Since 2013, we have seen a decline in players scoring 150 points in April – from 53 down to just 23 last year.

quickstart

Anthony Rizzo is the only other player to score 150 points in each of the last three Aprils, but has not totaled 500 points.  Jose Altuve and Chris Davis have score more points than Rizzo, but each had a season where they failed to score 150 points.

There is one name on that list that jumps out in a group of future Hall of Famers – Jed Lowrie.

He got off to a hot start in 2013, with 14 XBH in the month of April. Lowrie had another quick start in 2014, with eight doubles and two home runs, drawing 20 walks, In 2015, Jed hit .300 with four doubles and four home runs.  His 12 walks led to a .432 OBP.  Unfortunately, his season lasted just 69 games due to injury and the Astros promoted this kid named Carlos Correa.

Over the past three seasons, Lowrie has a triple slash of .313/.425/.508 with 23 doubles and nine home runs.

Now a member of the Athletics, Lowrie is slated to bat second and play 2B according to RosterResource.com.

2014

Troy Tulowitzki had the greatest April in recent memory in 2014, totaling 262.3 fantasy points.  With seven home runs that month, Tulo hit .381 with nine doubles and a triple (.762 SLG) while drawing 21 walks, leading to a .495 OBP.

2013

In 2013, Justin Upton and Chris Davis each scored over 250 points.  Upton hit 12 home runs that month, despite striking out 30 times.  He only hit 14 more HRs that year, eight in August.  Davis totaled 17 XBH in April of 2013,  He followed up nine home runs in April with 10 in May and 12 in June en route to 37 home runs before the MLB All-Star Game.

Last season saw the fewest number of player score 150 points in April.

2015

 

2016 Auction Review – Hustle Loyalty Respect

Hustle Loyalty Respect

hlr

Our West-coast heartthrob and sleeping beauty duo built a team a generation apart. You have the younger with Matt Harvey and the elder with Adam Wainwright. Carlos Correa & Maikel Franco are up and coming and there is Melky Cabrera & Hunter Pence, good yet declining. Seems like a good balance of young and old. Also a good balance of hitters and pitchers.

Hitting – Alright

I was never likely going to like the Carlos Correa winner. He’s awesome. He’s a stud. But a lot of that value is relative to the position he plays. That counts, stretching last season to a full MLB season, Correa probably finds himself as a top 30, maybe top 20 hitter. If Correa is the best short stop, finds himself a standard deviation or two above the rest of the short stops, that $81 price tag is worth it. But to be a value at that price, he really needs to sneak into the top 15 or better of hitters. Blake Swihart & Yadier Molina are a great catcher platoon. Jose Abreu is great. Melky, Lorenzo Cain and Pence in the OF is pretty good. This team’s 3B situation is solid. In my opinion HLR doesn’t have “set and forget” utility hitters and that’s where his hitters goes from good to alright. Cycling just one of those spots is ideal.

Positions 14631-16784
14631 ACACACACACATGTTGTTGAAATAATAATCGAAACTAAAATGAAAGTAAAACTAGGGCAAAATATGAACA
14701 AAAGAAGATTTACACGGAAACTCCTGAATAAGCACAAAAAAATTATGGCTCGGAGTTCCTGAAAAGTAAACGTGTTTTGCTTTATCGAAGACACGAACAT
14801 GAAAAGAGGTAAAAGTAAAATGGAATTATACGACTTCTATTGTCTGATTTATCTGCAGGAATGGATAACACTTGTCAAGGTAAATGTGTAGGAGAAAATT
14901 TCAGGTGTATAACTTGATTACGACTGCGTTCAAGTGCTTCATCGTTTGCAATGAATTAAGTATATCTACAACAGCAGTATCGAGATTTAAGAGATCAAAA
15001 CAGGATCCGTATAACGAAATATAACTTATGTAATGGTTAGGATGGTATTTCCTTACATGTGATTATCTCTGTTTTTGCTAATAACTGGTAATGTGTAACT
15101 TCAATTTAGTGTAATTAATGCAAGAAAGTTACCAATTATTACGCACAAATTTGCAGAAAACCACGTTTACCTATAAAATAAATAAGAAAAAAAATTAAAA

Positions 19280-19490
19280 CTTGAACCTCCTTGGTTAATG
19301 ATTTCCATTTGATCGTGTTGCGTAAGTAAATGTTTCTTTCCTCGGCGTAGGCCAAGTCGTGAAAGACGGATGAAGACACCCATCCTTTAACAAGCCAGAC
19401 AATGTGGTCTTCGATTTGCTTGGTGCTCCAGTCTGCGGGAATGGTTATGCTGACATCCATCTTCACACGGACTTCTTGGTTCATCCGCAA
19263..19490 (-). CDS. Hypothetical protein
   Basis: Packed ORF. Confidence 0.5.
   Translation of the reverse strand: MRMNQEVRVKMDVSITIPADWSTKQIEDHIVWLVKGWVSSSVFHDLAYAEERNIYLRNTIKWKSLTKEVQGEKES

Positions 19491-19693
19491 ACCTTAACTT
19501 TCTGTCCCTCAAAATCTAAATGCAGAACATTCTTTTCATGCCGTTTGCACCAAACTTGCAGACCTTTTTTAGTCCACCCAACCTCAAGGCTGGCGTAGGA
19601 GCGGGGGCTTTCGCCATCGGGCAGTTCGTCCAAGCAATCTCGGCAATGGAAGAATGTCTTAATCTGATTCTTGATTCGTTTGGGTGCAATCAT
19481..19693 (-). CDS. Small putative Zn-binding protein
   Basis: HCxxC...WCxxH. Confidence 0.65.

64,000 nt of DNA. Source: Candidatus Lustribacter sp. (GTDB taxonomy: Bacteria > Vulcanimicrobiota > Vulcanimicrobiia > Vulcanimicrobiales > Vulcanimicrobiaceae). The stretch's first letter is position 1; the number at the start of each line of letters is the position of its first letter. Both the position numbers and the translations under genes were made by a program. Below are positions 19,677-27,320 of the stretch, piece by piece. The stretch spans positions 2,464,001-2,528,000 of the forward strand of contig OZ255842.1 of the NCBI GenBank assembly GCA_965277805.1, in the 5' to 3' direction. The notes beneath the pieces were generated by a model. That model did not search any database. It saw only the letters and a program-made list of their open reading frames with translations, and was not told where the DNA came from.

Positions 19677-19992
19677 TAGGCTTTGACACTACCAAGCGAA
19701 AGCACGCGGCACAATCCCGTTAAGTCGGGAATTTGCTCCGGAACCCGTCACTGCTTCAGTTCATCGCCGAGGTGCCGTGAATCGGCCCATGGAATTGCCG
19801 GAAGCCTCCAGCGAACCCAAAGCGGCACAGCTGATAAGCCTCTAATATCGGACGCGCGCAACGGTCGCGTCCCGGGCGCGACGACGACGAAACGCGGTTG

Pitching – Good

Matt Harvey is really good. Adam Wainwright is awesome according to my wife. Garrett Richards and Yordano Ventura look like aces on their MLB teams which is a plus in head-to-head. The top half of the rotation is really good. The bottom half is a few wishes and a prayer or two. Kevin Gausman is an enigma of sorts. What is Baltimore doing with him? If he gets to 160 innings as a SP, a solid value find. If he is in the bullpen or worse, just not pitching…yikes. The others could be good or great, or useless. Kris Medlin is drawing excitement in Kansas City, but I need to see 100 innings first. The bullpen here is okay, HLR seemed to find some decent relievers at a good price.

Depth – Not Quite

The depth is not scary bad, in some areas it is quite good. I mentioned the catching platoon. Moustakas as your backup at 3B/UT is good. Lots to hope for from Marcell Ozuna and Scott Van Slyke who may not start for their MLB teams. The pitching depth as mentioned already is unreliable. The good thing about the depth is that it didn’t cost them too much. Shouldn’t be heart wrenching to replace a few of these back of the auction grabs if necessary.

Why 2016 would be bad… 

Hustle Loyalty and Respect could probably lose one or two of their big four starting pitchers and still be good. This team will ride and die with Carlos Correa. They paid for that spread from the short stop position. If Correa is as good as last year, probably need not worry. But, if he’s out for two weeks, how do you hold the fort down? Who’s stepping up? I don’t see it.

Why 2016 would be good…